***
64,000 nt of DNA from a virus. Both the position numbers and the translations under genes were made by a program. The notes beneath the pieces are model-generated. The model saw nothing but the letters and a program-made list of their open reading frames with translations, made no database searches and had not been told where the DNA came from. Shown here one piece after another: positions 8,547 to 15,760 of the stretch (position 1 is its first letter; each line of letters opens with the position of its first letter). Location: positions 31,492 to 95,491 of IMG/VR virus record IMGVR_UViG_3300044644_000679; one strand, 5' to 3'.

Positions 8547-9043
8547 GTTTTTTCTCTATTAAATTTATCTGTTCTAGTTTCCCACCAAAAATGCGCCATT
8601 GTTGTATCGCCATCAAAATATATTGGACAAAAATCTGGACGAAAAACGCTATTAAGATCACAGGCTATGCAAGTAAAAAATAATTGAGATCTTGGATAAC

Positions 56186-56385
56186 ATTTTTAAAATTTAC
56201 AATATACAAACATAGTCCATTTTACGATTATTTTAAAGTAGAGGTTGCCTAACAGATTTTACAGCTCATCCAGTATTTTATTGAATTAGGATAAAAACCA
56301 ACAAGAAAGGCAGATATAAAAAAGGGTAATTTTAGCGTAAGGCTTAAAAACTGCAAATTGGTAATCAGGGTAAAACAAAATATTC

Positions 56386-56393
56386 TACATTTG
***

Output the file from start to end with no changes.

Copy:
64,000 nt of DNA from a virus. Both the position numbers and the translations under genes were made by a program. The notes beneath the pieces are model-generated. The model saw nothing but the letters and a program-made list of their open reading frames with translations, made no database searches and had not been told where the DNA came from. Shown here one piece after another: positions 8,547 to 15,760 of the stretch (position 1 is its first letter; each line of letters opens with the position of its first letter). Location: positions 31,492 to 95,491 of IMG/VR virus record IMGVR_UViG_3300044644_000679; one strand, 5' to 3'.

Positions 8547-9043
8547 GTTTTTTCTCTATTAAATTTATCTGTTCTAGTTTCCCACCAAAAATGCGCCATT
8601 GTTGTATCGCCATCAAAATATATTGGACAAAAATCTGGACGAAAAACGCTATTAAGATCACAGGCTATGCAAGTAAAAAATAATTGAGATCTTGGATAAC

Positions 56186-56385
56186 ATTTTTAAAATTTAC
56201 AATATACAAACATAGTCCATTTTACGATTATTTTAAAGTAGAGGTTGCCTAACAGATTTTACAGCTCATCCAGTATTTTATTGAATTAGGATAAAAACCA
56301 ACAAGAAAGGCAGATATAAAAAAGGGTAATTTTAGCGTAAGGCTTAAAAACTGCAAATTGGTAATCAGGGTAAAACAAAATATTC

Positions 56386-56393
56386 TACATTTG